So, I had two different friends help me at various points in the year move the desk up and down the stairs as I tried to figure out where to set up an office.  For most of the year, I ended up using my living room as an office — books and files piled up everywhere.  I felt like a bootleg professor, working on the couch with papers scattered on my coffee table.  Over time, the upstairs room devolved into a hot mess.



You cannot imagine the unspeakably terrible dungeon this room was before the revamping took place.  It was full of boxes, piles of paper, all manner of random junk and crap scattered across the floor.  Zora’s litter box was perched sadly in a forlorn corner.  There was another curtain hanging up, but it was tattered from the cat’s frenzied clawing and the curtain rod was broken.  It was a shameful.  A travesty.

Finally, the Spirit of Getting-Shit-Together swept over me right around the holidays and I resolved to go up to the room and simply ask myself: “What can I do with this space?”  I took a few minutes, did some conscious breathing and just “listened” to my intuition as I looked around.  Suddenly a bunch of ideas started flowing.  I began to get energized about organizing the boxes and storing them in the attic.  I vacuumed furiously, cleaned the carpet.  I already had my desk and an office chair, but I realized that I needed a long table to lay out my papers and files, as well as a few other items to make the room functional. I went to some second-hand furniture stores and thrift shops.  I found a used printer/computer stand for 8 bucks that matched my desk and bargained with the manager at one store to sell me a simple folding table for $12.  The table was ugly, however, so I knew I’d have to cover it.  So off I went to K-Mart for a few decorative items: a beige, natural fabric curtain that I cut and used to cover the table, a little library lamp, a small picture for the wall, a curtain rod and a red floral panel that would match some of the red accents.  I had a bunch of things already at home that I had previously purchased for the office but never had been able to put to use given the defunct status of the room.  I realized that it was best to keep the desk on the side of the room with the higher slope.  Now bumping my head on the most important side of the room isn’t an issue and having the desk where it is now is perfect because I can just swivel around in my chair and I’m facing the bookshelf without having to bend over or hit my head on the slanted ceiling. It took me about 2 days, but I finally got everything cleaned up, organized right before New Years.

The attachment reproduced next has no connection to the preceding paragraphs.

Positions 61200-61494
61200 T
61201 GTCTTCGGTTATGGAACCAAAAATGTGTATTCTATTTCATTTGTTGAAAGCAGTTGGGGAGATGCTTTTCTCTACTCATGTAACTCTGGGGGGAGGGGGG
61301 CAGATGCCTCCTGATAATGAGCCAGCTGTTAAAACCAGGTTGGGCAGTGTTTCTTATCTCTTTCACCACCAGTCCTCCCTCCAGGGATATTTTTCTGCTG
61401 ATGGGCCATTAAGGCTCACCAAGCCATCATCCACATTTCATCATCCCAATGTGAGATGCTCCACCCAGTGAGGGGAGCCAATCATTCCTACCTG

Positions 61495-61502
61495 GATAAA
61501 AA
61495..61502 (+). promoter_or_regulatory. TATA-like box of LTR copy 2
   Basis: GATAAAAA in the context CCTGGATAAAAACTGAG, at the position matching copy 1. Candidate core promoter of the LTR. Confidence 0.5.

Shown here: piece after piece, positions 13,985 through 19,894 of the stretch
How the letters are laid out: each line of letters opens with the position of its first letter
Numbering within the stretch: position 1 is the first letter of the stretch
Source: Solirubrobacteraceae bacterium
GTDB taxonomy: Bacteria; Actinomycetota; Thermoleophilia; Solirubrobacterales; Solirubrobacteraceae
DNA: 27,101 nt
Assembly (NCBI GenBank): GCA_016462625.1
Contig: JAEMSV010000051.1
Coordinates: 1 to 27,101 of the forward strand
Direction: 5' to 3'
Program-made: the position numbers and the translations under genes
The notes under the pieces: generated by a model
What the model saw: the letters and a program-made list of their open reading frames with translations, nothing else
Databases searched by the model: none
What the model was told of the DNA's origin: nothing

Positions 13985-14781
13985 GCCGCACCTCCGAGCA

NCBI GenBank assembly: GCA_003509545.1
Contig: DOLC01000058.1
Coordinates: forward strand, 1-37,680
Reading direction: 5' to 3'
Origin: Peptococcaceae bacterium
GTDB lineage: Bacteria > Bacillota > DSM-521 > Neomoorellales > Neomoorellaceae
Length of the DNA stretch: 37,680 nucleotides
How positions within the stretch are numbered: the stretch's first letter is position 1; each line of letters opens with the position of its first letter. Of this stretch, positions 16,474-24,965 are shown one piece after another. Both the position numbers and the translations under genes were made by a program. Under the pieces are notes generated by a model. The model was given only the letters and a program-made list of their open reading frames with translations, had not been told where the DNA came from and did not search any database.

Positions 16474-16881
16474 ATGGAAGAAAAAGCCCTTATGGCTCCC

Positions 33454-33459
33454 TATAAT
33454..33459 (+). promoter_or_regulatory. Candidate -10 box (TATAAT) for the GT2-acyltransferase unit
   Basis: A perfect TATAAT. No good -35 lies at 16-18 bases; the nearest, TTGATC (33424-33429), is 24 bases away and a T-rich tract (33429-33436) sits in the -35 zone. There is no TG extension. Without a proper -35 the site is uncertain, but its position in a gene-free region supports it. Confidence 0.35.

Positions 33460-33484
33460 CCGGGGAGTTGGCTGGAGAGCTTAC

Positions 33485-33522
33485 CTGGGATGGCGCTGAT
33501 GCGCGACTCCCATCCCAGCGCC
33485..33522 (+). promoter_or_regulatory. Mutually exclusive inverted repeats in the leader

It’s a simple office – nothing fancy.  But it’s mine.  And pretty.  And functional.  I absolutely love having a cozy, beautiful, dedicated space to get my work done at home.  Finally!  At long last!  I now feel a bit more like a “real” professor.

Zora’s definitely a fan, though she doesn’t seem to understand that the ottoman is for me to kick up my feet while I’m sipping tea and reading — not a velvety throne for her royal highness.



An unexpected surprise the next morning was finding the room aglow with beautiful red light, sun rays streaming through the curtain.